Elaine Kim is attracting interest for outerwear.

Standing out from the competition is more essential than ever, according to retailers attending the Designers & Agents show last week in New York.

Housed in two locations on West 26th Street, the trade show offered a selection of sportswear, accessories, footwear and other items.

In search of accessories and tried-and-true contemporary labels like Hartford Paris and Bellerose, Haley McMahon was buying for Mercantile in Portland, Ore. She looks for European lines that are not sold on the West Coast. Shirts, dresses and sweaters are strong categories, and business is good due to the city’s ongoing growth. Having worked at her best friend’s store for 35 of the 45 years it has been in downtown Portland, McMahon said being located near numerous new hotels has helped sales, and the city’s first five-story hotel, a Ritz Carlton, is being built a block away.

Owner Cindy Kahng and sales specialist Rebecca Li are being more innovative about enticing shoppers to Azaleas, a lingerie and swimwear retailer with outposts in Manhattan’s East Village and West Village. They were looking for accessories and other items such as socks from Hansel From Basel. Specializing in swimwear and lingerie, the retailer accents its assortment with interesting novelty items.

Li said, “Retail is tough — brick-and-mortar is tough. The industry is switching and the Internet is definitely having a damper on brick-and-mortars. You have to be more specialty about everything — be super-curated and really, really hand-pick everything to make sure that everything in your store is one-of-a-kind, hard-to-find. That’s what we’re definitely looking for.”

Window displays and merchandising are increasingly crucial enticements, she said. The average Azaleas shopper spends $150 per visit, thanks to customers who are pretty consistent. The company has been in business for 17 years.

Li said of the changing landscape, “Small businesses are shutting down even along Ninth Street. The East Village’s neighborhood-y feel is totally disappearing with different clienteles moving into neighborhoods and escalating rents pushing retailers out.”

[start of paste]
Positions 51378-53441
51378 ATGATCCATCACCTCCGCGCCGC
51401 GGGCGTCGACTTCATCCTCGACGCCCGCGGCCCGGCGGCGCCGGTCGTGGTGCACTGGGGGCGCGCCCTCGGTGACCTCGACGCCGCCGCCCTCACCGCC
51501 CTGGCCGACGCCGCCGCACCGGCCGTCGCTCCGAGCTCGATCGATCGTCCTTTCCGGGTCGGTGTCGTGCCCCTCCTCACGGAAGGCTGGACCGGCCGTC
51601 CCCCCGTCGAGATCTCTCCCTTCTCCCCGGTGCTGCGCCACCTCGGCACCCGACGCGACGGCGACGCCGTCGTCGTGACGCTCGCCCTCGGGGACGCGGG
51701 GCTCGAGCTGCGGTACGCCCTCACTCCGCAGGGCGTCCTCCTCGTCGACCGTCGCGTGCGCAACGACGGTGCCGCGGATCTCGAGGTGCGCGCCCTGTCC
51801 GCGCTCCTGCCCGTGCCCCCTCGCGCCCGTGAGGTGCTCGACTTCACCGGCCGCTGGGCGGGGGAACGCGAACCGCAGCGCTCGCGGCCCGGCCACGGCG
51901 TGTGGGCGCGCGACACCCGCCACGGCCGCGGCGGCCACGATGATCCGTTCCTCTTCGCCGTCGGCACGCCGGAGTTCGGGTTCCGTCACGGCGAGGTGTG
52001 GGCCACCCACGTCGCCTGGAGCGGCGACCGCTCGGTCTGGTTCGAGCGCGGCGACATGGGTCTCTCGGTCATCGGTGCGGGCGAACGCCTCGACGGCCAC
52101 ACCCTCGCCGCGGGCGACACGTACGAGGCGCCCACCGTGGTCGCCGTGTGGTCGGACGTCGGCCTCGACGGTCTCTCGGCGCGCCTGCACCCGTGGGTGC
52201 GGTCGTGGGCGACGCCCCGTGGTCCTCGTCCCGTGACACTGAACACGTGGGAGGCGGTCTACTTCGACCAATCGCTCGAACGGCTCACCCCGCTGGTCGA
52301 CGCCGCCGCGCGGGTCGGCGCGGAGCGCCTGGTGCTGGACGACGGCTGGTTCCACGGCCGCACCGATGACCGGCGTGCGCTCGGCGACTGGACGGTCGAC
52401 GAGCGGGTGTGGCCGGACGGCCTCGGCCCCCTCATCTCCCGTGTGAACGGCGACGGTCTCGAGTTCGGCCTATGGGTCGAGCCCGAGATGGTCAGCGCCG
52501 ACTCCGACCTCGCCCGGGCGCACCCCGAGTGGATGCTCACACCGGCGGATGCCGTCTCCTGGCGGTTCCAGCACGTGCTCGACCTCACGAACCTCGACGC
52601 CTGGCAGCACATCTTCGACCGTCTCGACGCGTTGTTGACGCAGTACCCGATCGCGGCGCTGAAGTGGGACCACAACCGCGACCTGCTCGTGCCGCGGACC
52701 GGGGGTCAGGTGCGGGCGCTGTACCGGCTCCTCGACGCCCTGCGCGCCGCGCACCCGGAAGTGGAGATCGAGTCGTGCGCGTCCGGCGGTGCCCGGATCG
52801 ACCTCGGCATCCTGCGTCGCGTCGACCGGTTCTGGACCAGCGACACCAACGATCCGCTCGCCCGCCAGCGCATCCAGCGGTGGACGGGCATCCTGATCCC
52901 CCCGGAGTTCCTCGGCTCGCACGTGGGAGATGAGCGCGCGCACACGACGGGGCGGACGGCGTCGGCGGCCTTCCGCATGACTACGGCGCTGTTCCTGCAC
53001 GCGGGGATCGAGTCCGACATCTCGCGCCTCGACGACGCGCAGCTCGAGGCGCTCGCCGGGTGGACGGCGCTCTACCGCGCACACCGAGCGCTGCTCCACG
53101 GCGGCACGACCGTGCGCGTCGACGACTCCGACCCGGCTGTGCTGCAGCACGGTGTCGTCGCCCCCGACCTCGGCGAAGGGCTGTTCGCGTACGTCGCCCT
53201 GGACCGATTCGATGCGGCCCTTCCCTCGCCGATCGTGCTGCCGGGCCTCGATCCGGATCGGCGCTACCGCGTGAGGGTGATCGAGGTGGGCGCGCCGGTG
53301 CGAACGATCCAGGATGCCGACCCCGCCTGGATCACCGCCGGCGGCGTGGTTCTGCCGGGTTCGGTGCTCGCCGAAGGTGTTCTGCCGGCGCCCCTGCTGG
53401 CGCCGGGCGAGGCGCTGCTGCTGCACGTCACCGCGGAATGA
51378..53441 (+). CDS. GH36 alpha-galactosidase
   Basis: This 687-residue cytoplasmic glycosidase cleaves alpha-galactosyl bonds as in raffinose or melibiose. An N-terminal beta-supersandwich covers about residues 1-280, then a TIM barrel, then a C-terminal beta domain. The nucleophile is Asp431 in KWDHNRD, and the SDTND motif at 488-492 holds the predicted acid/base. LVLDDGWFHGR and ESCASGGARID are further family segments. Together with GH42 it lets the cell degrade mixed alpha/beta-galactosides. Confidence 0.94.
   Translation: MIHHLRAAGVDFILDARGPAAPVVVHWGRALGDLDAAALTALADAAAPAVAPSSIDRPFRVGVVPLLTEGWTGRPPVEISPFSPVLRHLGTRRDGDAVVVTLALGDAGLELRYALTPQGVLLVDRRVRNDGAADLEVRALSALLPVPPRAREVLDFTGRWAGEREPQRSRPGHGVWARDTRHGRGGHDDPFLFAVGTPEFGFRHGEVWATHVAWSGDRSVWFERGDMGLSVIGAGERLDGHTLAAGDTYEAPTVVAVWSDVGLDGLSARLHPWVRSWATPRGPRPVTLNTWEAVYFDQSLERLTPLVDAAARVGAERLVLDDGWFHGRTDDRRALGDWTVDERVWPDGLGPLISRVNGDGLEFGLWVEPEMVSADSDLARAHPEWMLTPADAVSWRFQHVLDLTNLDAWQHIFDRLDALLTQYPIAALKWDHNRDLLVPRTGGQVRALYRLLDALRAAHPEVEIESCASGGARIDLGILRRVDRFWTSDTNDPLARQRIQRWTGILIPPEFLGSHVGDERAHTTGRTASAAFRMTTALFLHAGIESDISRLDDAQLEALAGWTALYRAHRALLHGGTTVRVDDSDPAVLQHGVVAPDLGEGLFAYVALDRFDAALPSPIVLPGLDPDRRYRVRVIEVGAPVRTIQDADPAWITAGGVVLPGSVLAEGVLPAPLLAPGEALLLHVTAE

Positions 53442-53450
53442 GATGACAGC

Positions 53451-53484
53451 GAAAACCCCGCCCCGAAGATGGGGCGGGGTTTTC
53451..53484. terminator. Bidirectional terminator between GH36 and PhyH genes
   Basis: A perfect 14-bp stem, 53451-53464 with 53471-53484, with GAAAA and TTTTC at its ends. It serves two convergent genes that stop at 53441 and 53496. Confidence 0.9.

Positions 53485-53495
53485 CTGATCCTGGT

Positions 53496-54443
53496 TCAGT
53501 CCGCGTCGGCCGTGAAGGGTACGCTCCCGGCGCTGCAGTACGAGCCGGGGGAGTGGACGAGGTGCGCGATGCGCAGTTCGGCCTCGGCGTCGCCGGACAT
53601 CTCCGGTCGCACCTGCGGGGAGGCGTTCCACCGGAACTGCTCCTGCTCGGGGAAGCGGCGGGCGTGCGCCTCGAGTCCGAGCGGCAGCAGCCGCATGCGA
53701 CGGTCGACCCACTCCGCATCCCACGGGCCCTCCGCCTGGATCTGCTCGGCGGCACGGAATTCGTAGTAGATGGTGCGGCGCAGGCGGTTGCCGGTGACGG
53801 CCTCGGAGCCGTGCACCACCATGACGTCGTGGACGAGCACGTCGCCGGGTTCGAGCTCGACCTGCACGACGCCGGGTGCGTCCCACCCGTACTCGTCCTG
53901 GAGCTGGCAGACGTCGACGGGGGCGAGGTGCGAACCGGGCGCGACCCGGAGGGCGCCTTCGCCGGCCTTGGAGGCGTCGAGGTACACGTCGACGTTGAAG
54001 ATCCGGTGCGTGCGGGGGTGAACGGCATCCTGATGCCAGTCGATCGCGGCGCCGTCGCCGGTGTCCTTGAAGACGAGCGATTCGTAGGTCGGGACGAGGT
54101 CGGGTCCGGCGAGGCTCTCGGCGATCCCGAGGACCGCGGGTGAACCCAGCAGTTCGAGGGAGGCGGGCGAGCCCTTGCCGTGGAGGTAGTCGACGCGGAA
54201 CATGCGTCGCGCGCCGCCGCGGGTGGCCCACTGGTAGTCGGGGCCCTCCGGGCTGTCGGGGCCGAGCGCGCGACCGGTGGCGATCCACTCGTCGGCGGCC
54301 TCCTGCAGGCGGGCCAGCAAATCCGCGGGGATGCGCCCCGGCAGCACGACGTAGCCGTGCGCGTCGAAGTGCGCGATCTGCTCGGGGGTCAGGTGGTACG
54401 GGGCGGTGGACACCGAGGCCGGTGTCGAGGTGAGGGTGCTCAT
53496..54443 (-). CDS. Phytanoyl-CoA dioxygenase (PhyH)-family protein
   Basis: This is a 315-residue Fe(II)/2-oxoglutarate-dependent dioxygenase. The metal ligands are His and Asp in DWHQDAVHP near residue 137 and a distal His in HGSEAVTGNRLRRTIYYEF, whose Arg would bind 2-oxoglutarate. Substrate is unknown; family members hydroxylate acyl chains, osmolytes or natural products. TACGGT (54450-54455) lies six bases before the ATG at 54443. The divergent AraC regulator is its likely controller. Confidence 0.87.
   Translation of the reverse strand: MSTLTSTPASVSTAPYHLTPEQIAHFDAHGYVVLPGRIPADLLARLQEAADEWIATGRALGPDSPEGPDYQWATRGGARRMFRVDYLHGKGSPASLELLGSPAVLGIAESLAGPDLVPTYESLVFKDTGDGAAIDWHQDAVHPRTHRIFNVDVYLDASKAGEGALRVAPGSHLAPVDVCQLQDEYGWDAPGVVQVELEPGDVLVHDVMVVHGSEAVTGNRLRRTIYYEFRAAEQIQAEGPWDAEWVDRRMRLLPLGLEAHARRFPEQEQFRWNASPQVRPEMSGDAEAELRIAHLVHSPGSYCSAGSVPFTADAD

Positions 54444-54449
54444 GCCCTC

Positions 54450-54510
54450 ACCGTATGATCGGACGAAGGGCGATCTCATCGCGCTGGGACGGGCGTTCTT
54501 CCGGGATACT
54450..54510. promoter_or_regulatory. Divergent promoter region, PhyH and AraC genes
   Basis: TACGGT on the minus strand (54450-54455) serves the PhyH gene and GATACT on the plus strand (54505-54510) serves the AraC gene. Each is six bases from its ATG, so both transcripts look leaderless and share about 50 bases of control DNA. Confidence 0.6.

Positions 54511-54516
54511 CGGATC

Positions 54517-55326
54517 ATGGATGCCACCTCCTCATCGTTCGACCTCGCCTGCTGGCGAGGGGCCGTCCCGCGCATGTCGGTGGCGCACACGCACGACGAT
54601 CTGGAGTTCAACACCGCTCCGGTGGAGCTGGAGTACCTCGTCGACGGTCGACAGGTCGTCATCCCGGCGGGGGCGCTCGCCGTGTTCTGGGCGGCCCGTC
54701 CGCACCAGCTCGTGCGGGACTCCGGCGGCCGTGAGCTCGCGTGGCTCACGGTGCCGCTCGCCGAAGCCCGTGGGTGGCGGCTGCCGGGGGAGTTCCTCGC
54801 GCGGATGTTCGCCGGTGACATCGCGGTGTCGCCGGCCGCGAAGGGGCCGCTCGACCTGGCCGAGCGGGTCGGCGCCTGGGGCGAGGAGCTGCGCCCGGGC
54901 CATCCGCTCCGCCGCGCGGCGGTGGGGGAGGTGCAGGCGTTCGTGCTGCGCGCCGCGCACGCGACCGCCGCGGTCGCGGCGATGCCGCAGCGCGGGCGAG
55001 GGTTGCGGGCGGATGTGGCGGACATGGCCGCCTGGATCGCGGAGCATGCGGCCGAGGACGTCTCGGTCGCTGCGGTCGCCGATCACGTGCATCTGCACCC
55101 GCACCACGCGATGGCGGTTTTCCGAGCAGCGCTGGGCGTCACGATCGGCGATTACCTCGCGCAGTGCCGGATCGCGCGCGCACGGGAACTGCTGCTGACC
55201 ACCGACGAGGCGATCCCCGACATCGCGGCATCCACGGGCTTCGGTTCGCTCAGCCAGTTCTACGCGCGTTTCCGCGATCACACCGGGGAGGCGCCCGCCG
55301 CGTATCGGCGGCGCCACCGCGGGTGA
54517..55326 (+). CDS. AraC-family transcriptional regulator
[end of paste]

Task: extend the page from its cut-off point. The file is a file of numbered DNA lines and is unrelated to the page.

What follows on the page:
Threads is a year-round store in the resort area of Petoskey, Mich. Catering to more impulsive shoppers, who are “more inclined to buy what they want rather than what they need,” Chris Jaconette said she was looking for unique items. Hard-to-find brands that aren’t typically sold in department stores were another must, since her clients are veering away from shopping at department stores.

At D&A, she picked up a sweater line, accessories, boots, winter ski hats, novelty styles, pajamas and swimwear from such labels as Rose & Rose and MJ Watson. The increased competition of online shopping is not restricted to at-home shoppers. She said, “We really try to be consistent. We have savvy shoppers so they know. They can go in the fitting room, look at prices on their phones and shop around. Once in a while if something is on sale, they will [do that] and ask for a price match.”

Jaconette generally agrees to match the price, explaining, “We would rather they bought it from us than ordered it online.”

In business for 20 years, last year Thread’s sales were up “a little bit,” she said, “We’re in a small town, we’ve stayed consistent, our business is up and we’re starting to get some momentum. We’re kind of excited about that.”

Planning to open a store in Vancouver called Cadine, sisters Brenda and Paula Li were shopping for casual, timeless, good-quality pieces such as sweaters and pants. A nice basics line was also on their check list and that is harder to find than one might expect, they said. Margaret O’Leary was among the vendors they ordered. “We’re looking for pieces that you can enjoy for a lifetime if you treat it well,” Brenda Li said, citing cashmere cardigans retailing around $750 as an example.

Choosing a location that is on a main drag in a largely residential area is a plus, since most of the nearby businesses are cafes and service-oriented ones, they said. Prince Harry’s and Meghan Markle’s move to Vancouver Island hasn’t flooded the area with tourists. Li said, “We’re very Canadian so we’re very quiet. There’s no paparazzi. We’re pretty chill. It’s not like in L.A.”

One of the show’s vendors, Elaine Kim, said vegan leather down puffers that wholesale for $400 were strong items in her signature line. Stretch pants that wholesale around $125 are consistently popular, and there is increased interest in novelty sweaters such as a $258 pullover with a zipper on the back. “People are looking for special luxe items. It’s almost as though the clothing also has to be an accessory [as in statement pieces] and that’s what I specialize in. People are looking for very novel pieces,” Kim said.

That said, Kim said she wishes that buyers were more receptive to discovering smaller brands instead of being so locked in with the bigger brands that they already carry. Still in growth mode after starting wholesale three or four years ago, Kim also has a store in Los Angeles and two in New York City. “So in the middle of the country, we have to fill in. I do a lot of trunk shows to help my retailers.”

Linsey Fisher, a sales representative with Circolo Showroom, which represents 15 brands, said of retailers, “No one has complained, which is usually a really good sign. When things are going bad, they usually complain right away. People are buying and putting in orders for a lot of cashmere cardigans. Coats are huge — from Canadian Classic, and puffers are huge,” according to Fisher, who also singled out the bohemian trend as key.

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